Hope that helps, PM me with any more specific questions, I'll try to get the answers for you.
                Originally posted by K40
                To me, open carry is the equivalent of the couple making out and groping each other at the food court in the mall. Yeah, they are probably legal, as long as they don't start getting undressed. But they are still social retards.
                ‎"You go for a man hard enough and fast enough, he don't have time to think about how many's with him; he thinks about himself, and how he might get clear of that wrath that's about to set down on him." - Rooster Cogburn

                Comment


                • #9
                  Originally posted by biggesto View Post
                  Corrections, Court, and Patrol are all separate divisions at HCSO. If you are on Patrol, your job is traffic and responding to calls. Call load is steady but not hectic. HCSO currently works 8.5 hours shifts, 5-2-5-3. Pay for County starts around 42k which is less than the municipalities; however the new pay matrix tops out higher than some of the cities/towns. Equipment and benefits are excellent. Patrol division must live in county but have take home cars with state-wide use. Sheriff Carter is about the best boss you could ever work for.
                  Doug Carter is one HELL of a guy.
                  Originally posted by K40
                  To me, open carry is the equivalent of the couple making out and groping each other at the food court in the mall. Yeah, they are probably legal, as long as they don't start getting undressed. But they are still social retards.
                  ‎"You go for a man hard enough and fast enough, he don't have time to think about how many's with him; he thinks about himself, and how he might get clear of that wrath that's about to set down on him." - Rooster Cogburn

                  Comment


                  • #10
                    Originally posted by biggesto View Post
                    Pay for County starts around 42k which is less than the municipalities; however the new pay matrix tops out higher than some of the cities/towns.
                    Do you know what the top out pay is? How long it takes to reach it?

                    Thanks.

                    Comment


                    • #11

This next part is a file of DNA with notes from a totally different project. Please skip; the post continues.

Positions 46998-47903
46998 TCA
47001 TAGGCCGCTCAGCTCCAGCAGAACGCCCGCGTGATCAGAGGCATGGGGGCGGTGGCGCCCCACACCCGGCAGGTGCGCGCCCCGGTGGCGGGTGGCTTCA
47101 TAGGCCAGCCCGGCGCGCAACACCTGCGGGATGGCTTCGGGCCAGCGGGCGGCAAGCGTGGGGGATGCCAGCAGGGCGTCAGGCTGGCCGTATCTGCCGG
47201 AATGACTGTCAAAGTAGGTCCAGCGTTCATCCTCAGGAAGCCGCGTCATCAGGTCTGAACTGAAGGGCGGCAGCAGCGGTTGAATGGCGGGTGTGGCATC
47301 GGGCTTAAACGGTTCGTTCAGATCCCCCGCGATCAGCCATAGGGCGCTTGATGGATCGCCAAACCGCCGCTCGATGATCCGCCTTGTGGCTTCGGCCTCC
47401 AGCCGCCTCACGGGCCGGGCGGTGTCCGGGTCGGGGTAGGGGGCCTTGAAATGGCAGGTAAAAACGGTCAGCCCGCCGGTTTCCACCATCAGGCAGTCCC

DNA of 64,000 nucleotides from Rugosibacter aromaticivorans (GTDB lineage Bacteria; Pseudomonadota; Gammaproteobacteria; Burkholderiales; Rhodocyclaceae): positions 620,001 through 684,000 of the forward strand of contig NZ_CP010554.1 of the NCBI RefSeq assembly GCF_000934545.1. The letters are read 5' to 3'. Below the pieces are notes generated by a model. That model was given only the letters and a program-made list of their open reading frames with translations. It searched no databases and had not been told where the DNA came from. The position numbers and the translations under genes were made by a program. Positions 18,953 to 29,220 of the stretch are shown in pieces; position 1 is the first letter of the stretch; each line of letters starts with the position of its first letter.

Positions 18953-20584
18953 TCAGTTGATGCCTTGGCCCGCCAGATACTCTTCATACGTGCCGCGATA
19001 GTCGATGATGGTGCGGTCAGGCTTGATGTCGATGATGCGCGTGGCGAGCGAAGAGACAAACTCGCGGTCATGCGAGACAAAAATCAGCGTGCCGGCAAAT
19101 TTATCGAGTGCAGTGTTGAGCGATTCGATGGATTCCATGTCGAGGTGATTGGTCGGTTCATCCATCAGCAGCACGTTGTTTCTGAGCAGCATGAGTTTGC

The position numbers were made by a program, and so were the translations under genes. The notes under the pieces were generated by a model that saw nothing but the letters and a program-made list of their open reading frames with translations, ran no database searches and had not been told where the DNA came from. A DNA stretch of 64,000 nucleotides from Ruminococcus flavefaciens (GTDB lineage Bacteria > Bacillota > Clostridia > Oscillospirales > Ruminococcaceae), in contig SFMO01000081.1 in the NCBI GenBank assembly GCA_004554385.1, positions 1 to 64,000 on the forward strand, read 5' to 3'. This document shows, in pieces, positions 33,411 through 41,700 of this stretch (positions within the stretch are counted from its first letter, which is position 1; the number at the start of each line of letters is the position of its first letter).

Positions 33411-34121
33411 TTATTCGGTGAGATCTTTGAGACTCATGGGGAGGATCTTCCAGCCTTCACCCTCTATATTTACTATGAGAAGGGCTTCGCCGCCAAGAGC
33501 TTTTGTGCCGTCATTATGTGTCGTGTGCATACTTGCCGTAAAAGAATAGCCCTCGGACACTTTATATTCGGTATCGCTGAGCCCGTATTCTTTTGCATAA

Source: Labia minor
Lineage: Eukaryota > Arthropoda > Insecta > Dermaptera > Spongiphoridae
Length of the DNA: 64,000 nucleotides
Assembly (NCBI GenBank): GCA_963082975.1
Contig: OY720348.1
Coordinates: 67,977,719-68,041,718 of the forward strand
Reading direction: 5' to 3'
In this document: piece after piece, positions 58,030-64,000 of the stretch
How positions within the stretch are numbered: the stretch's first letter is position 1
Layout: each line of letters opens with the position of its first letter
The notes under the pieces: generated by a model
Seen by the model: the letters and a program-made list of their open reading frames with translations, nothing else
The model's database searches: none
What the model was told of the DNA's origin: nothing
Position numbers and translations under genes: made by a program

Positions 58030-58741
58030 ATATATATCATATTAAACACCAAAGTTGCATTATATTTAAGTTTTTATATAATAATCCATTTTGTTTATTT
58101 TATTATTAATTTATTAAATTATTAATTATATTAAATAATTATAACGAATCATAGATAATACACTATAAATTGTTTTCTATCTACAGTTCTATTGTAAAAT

Originally posted by PtlCop View Post
                      You'll also deal with things that the officers in Indy would laugh at you for, like responding to a fireworks complaint, or a loud party. In Indy that wouldn't get a response, in Hamilton County, they expect you there right away.

                      Back up is excellent, you won't find quicker back-up anywhere in the state. Mostly because the rich folk like a lot of officers on the road! While I've never heard 6 cars mark in route to a verbal domestic, it's not uncommon for a burglary in progress call that would pull two cars in Marion County result in 8-10 cars from various agencies assisting.
                      Not quite true for either of these statements about IMPD. You'll get a response to every call, it just may take an hour for an officer to be dispatched if it is a low priority run. And only 2 cars will be dispatched to a burglary in progress, but more will respond as backup.

                      Comment


                      • #12
                        Originally posted by IMPDNE View Post
                        Not quite true for either of these statements about IMPD. You'll get a response to every call, it just may take an hour for an officer to be dispatched if it is a low priority run. And only 2 cars will be dispatched to a burglary in progress, but more will respond as backup.
                        Then things have changed in recent times. My parents were told on numerous instances when they called in party complaints, noise compliants, etc that officers wouldn't be responding unless something more serious happened. Really soured their mood on Indy law enforcement. Glad to hear that it has changed though.
                        Originally posted by K40
                        To me, open carry is the equivalent of the couple making out and groping each other at the food court in the mall. Yeah, they are probably legal, as long as they don't start getting undressed. But they are still social retards.
                        ‎"You go for a man hard enough and fast enough, he don't have time to think about how many's with him; he thinks about himself, and how he might get clear of that wrath that's about to set down on him." - Rooster Cogburn

                        Comment


                        • #13
                          Wow PtlCop! Thank you very much for that response! I think Fishers needs to update their site then on the shifts they have. I think from another source, I heard HCSO was going to set up a new pay scale matrix to help them better compete with the surrounding departments. How is OT availability for all these departments? Room to move into investigations? How long before you can apply to specific "special units"?

                          I am a college student working on my BS degree in CJ. Currently a junior, planning to move to Hamilton County (wherever that may be; Fishers, Noblesville, Carmel) when I graduate. Course this wouldn't be for another 2 years or so, but since the process for police work takes a while, when do you all suggest I start putting in applications? Next year? 6 months before graduation? It's quite the travel up there so I don't want it to interfere with school if I have to do testing, etc.

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                          • #14
                            Does Fishers PD take laterals? What's the guidelines on that? What about HCSO?

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                            • #15
                              Deputy pay tops out at around $60k for HCSO. The pay matrix runs out at 32 years. There is a lateral program as well as performance pay and specialty team pay. If you are still in college, you might apply for an internship as it gives you a chance to get to know the department and the department to get to know you.
                              "Remember, democracy never lasts long. It soon wastes, exhausts and murders itself. There never was a democracy yet that did not commit suicide."
                              John Adams, April 15, 1814

                              Comment